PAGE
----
Future migration patterns from Greece to Australia could be affected if the findings of a new report published last week by the Centre for Population and Urban Research at Victoria’s Monash University were to influence future government policy. The report Immigration and the Resources Boom Mark 2 details how only half the numbers of migrants proposed by the Gillard government’s planned net migration intake are required to meet the projected second mining boom, and claims the government has set immigration targets without taking into account the infrastructural and social costs of Big Australia.

The current net overseas migration (NOM) target set by the government of 180,000 migrants a year will see Australia’s population grow to 36 million by 2050. The report challenges industry claims that unless NOM is kept at 180,000 or higher, there will not be enough skilled workers to meet employer requirements and sustain economic growth. The report argues that Australia requires a lower, better-targeted immigration program that would impact the two existing main streams: The first being “a predominantly professional flow to the big cities where immigrants are being employed in people-servicing industries such as health and welfare; the other being “a mass of people on temporary visas such as students and working holiday makers” working on a casual basis in the major cities. The report does agree with the government’s projections regarding the need for temporary workers to the start-up construction phase of the next phase of the resources boom, but disagrees with how effective the current visa system is for delivering sustainable outcomes. “The government encourages [457 temporary resident visa holders] to seek permanent residence visas. About half of those issues with 457 visas in recent years have obtained permanent residence visas after a few years. This policy must be changed if the temporary influx during the resources boom is not to become permanent, as occurred in West Germany in the aftermath of its guest worker program in the 1960s.”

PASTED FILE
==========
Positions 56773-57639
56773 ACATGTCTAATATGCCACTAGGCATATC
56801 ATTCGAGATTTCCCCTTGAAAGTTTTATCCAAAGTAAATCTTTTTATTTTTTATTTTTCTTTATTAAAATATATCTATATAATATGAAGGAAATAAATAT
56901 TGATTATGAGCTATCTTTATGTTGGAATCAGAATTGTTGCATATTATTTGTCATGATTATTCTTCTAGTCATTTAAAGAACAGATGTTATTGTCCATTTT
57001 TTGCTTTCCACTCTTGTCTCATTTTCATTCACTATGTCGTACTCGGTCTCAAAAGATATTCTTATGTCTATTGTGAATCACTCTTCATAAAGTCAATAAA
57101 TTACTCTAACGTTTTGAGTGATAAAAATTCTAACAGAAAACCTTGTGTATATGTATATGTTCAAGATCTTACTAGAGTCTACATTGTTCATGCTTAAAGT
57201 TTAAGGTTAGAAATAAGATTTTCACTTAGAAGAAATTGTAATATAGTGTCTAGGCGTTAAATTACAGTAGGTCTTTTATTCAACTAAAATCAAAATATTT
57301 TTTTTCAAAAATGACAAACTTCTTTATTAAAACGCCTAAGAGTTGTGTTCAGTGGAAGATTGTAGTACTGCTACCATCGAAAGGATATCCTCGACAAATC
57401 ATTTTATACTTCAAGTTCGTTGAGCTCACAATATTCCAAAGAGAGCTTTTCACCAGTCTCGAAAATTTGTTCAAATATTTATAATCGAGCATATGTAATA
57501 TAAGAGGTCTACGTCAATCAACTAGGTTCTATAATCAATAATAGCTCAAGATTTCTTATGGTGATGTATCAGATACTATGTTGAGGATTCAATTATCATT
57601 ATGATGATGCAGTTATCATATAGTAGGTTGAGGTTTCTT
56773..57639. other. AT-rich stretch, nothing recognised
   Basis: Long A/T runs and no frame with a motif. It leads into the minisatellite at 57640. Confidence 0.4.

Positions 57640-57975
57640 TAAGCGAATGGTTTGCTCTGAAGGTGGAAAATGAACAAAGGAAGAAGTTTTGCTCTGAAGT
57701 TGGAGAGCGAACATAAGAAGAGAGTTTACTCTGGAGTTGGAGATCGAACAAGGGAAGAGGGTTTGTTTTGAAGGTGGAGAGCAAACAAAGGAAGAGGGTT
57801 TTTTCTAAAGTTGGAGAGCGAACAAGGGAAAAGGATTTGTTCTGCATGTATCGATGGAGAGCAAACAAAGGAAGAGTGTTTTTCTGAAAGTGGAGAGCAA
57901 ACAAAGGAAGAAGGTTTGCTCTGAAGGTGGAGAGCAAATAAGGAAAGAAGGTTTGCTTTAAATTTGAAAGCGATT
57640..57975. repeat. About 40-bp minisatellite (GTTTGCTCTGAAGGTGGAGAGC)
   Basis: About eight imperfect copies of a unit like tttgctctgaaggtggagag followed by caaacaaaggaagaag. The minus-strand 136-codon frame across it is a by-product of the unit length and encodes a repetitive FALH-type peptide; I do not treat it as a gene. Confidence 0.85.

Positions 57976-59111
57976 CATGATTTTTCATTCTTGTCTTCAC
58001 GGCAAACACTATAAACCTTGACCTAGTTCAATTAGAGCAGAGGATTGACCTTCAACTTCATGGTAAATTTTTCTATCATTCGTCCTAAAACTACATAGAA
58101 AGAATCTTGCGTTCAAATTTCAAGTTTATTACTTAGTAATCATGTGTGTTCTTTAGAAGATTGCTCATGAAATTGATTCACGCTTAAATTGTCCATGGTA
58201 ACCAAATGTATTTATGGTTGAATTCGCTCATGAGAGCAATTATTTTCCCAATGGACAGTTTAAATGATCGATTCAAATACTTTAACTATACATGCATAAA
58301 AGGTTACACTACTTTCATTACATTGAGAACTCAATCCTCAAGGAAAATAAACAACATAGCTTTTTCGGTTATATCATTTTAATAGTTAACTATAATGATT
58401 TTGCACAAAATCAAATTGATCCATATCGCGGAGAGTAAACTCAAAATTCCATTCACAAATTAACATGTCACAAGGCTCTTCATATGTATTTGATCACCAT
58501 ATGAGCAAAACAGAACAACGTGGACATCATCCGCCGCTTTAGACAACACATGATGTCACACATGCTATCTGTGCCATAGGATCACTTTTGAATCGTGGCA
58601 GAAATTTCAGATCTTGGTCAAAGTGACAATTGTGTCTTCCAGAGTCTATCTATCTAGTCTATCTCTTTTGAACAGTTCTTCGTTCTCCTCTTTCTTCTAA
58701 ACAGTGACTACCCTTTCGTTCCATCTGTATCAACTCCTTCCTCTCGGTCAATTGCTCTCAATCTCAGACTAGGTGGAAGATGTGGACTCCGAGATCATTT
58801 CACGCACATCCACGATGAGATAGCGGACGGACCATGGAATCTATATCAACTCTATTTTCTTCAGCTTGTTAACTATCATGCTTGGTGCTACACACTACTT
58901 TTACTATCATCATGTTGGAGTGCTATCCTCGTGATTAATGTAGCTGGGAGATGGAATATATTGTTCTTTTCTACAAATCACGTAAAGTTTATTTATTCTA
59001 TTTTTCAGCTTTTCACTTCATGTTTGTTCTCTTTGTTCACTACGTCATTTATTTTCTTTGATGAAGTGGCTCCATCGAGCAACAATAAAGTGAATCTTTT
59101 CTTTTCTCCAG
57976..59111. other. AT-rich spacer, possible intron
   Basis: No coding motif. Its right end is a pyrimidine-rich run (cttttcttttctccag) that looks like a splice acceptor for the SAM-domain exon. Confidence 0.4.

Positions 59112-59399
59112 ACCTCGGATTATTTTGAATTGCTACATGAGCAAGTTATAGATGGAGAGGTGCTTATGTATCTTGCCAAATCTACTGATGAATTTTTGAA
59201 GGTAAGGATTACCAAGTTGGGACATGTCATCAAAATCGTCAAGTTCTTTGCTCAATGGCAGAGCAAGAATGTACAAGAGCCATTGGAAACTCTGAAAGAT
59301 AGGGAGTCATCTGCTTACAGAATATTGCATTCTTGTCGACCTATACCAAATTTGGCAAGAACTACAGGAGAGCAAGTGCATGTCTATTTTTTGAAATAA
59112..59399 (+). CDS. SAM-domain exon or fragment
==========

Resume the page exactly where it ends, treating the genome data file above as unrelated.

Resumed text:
The report points out the resources boom Mark 2 will lead to contraction of metropolitan-based industries such as manufacturing because of the appreciation of the Australian dollar, and that “it makes little sense to pursue a high immigration policy which promotes rapid metropolitan population growth.” Using Melbourne as a case study, the report concludes that, “if the current high-population-growth pathway to promoting economic growth continues, the fiscal dividend that the Commonwealth will reap from the resources boom will be squandered on city-building … such a dividend would be far better spent on training the domestic workforce and investing in knowledge-intensive industries.”

Meanwhile, the Federal Government is planning a major crackdown on illegal workers, saying up to 100,000 immigrants could be working in Australia without appropriate visas. The move follows the publishing of research by independent legal expert Stephen Howells, who has found strong evidence of a growing number of illegal workers and employers who find in the current legislation, little disincentive to hire illegal staff. The Government-commissioned report recommends employers are fined $10,000 for every illegal worker they hire, and that prosecuting such cases is made easier. Immigration Minister Chris Bowen says the previous government failed to respond to similar recommendations made in 1999. “I hope that when I introduce this legislation into the House, given the rhetoric of the Opposition on matters of border protection and illegal immigration, they take a more constructive and positive approach and join with the Government in cracking down on illegal workers in Australia – people who have overstayed their visas, or are working without work rights.”